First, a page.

Congress, IIT students protest ‘anti-secular’ CAB, partisan politics

Outpouring of anger: Congress workers protest outside the party office in Bandra, while IIT Bombay students (right) take out a march on campus against the Citizenship Amendment Bill on Wednesday.

Outpouring of anger: Congress workers protest outside the party office in Bandra, while IIT Bombay students (right) take out a march on campus against the Citizenship Amendment Bill on Wednesday.   | Photo Credit: Emmanual Yogini

Bill denotes murder of democratic spirit of co-existence, say students, demand shutting of detention camps

Mumbaikars gathered in various parts of the city on Wednesday to protest the Citizenship Amendment Bill (CAB), 2019, which was passed in both Houses of Parliament. While hundreds of protesters chanted slogans and waved banners against the Bharatiya Janata Party (BJP) in a protest organised by the Congress outside its office in Bandra, over 120 students of IIT Bombay took out a march on campus.

“The ones who run this country should be secular. India wasn’t created on the basis of religion during Partition. The Bill is part of the Centre’s agenda to marginalise the minorities and create discord among various communities,” said Mumbai Congress president Eknath Gaikwad. He said the Bill was neglecting one of the Constitution’s major clauses: Article 14, which speaks of the right to equality.

State Congress president and Minister Balasaheb Thorat, who took part in the protest, said, “Right to equality is a fundamental right mentioned in our Constitution and we expect the Central and State governments to abide by the Constitution.”

On what the Congress is planning to do regarding this Bill, Member of the Legislative Assembly Zeeshan Siddique said, “The people of this country are not happy with this Bill. The Congress will do whatever it needs to bring justice to them. We will approach Parliament and the Assembly; we will also challenge this in the Supreme Court.”

Mario da Penha, a representative of the All India Professionals’ Congress and historian, reminded the protesters of the ancient tradition of Hindu kings welcoming people from different religious backgrounds.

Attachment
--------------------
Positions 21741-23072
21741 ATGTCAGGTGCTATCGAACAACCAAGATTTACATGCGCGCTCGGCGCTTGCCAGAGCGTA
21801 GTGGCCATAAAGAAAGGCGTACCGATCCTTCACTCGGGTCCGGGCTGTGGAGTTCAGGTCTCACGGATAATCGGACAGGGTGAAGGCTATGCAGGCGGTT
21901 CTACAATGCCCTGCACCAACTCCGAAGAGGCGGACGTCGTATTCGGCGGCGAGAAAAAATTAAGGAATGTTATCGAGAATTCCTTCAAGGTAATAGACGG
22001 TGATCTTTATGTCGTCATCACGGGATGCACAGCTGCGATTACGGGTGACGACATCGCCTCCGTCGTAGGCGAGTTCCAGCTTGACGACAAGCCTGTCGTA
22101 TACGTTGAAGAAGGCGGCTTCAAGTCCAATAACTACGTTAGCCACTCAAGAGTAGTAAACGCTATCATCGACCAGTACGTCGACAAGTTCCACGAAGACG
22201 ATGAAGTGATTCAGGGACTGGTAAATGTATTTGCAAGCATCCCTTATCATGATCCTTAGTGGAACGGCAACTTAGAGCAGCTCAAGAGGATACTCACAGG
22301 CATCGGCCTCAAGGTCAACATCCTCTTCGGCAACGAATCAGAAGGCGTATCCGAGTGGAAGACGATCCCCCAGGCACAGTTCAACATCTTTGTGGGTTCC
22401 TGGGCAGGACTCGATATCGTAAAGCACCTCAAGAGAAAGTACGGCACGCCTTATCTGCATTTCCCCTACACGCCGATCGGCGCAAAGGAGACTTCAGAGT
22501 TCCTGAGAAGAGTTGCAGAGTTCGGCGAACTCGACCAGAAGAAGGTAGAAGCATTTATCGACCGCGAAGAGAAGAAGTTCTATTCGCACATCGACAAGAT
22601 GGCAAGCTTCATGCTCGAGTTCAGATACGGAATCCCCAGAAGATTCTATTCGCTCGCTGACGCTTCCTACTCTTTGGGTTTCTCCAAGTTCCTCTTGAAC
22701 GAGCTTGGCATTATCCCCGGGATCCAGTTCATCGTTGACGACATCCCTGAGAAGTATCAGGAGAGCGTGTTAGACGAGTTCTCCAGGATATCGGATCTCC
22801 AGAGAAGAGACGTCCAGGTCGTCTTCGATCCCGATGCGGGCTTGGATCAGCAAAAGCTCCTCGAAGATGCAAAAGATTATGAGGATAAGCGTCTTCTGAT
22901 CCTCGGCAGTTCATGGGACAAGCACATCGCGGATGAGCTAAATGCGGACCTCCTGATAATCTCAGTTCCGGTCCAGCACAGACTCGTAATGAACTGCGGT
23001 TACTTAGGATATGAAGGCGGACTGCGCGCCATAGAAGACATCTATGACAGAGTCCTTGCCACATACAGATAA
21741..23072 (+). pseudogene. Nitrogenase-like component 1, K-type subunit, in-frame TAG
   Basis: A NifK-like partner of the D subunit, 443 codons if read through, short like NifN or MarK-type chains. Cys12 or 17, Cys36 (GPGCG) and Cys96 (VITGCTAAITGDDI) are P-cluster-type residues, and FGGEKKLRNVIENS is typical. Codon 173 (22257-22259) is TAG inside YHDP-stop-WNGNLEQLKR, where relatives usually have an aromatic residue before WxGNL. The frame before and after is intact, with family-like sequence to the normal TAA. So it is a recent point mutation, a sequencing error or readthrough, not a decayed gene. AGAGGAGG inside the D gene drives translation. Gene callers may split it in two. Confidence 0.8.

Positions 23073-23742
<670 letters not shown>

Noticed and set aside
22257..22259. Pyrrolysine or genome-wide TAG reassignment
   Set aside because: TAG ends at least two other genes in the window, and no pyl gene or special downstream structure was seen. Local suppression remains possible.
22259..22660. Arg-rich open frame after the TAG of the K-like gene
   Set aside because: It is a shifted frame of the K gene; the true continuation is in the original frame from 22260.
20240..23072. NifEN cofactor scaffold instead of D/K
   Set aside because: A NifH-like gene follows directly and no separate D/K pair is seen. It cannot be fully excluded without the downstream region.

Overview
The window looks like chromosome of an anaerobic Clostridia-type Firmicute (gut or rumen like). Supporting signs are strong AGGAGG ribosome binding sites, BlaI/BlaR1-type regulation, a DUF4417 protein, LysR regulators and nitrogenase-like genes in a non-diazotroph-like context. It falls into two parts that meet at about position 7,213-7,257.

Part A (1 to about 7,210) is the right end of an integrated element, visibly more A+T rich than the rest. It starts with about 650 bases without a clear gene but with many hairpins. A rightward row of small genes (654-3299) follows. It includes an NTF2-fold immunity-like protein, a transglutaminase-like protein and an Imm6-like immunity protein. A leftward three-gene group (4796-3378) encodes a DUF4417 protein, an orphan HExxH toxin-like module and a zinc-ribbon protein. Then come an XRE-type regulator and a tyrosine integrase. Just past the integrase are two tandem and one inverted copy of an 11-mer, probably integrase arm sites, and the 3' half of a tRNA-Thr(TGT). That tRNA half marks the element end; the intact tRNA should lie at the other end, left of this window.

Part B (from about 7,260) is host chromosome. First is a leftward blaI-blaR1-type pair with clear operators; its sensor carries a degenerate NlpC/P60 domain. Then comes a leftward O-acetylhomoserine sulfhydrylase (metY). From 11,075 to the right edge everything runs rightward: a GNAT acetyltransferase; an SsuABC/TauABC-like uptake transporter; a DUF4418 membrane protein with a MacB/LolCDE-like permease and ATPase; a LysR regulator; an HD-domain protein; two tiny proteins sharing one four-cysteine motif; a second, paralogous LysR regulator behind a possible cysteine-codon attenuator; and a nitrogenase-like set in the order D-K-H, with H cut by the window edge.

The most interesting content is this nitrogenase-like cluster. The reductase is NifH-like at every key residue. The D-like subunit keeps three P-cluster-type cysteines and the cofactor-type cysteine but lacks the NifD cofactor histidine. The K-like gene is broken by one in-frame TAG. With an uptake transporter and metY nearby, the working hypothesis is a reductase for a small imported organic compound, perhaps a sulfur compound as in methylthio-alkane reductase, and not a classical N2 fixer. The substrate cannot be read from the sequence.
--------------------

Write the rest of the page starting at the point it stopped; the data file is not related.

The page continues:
Congress, IIT students protest ‘anti-secular’ CAB, partisan politics

He said, “We would not have had the richness and diversity in the country today if Hindu kings had discriminated on the basis of religion. It saddens me to see that two Gujarati men are trying to reverse the long policy of tolerance and generosity.”

Asha Magad (38) from Kandivali, one of the protesters, said the Bill will trigger religious terror. Another protester, Nilofer Sayed (35), from Bandra said, “We have come to protest for our rights. We are also citizens of this country and are here to raise our voices for those communities who face atrocities under this government.” Sherbano Sheikh (42) from Bandra, said, “This is not just their (politicians’) country, it is our country as well. We have made numerous sacrifices too. We will not sit quietly and abide by every barbaric rule they impose on us.”

‘BJP’s politics of hate’

Meanwhile, the IIT Bombay students said the Bill promotes religion-based citizenship in India and construes Muslims as the ‘other Indian’. “We condemn the BJP’s hate and partisan politics that threatens to push the nation to a polarised abyss and murder our democratic spirit to co-exist with all communities, irrespective of categories. We stand in solidarity with all the peaceful democratic struggles of the people in the Northeast and other places in resisting the communal CAB and urge them to refrain from violence,” said a student who did not wish to be named.

The students demanded that the government withdraw the ‘anti-secular Bill’ and renounce all plans to conduct citizenship registries across India. Another protester said, “We demand cancellation of the National Register of Citizens and National Population Register. We demand the shutting of detention camps.”

On the Northeast, where protests on the Bill have broken out, a student said, “Elaborate histories of ethnic politics of the region clearly suggest that it is not going to be easy and violence-free. Further, any messy application process like the one conducted in Assam may take years, consume huge public money and increase administrative corruption before reaching finality.”

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Printable version | May 30, 2020 5:13:17 AM |

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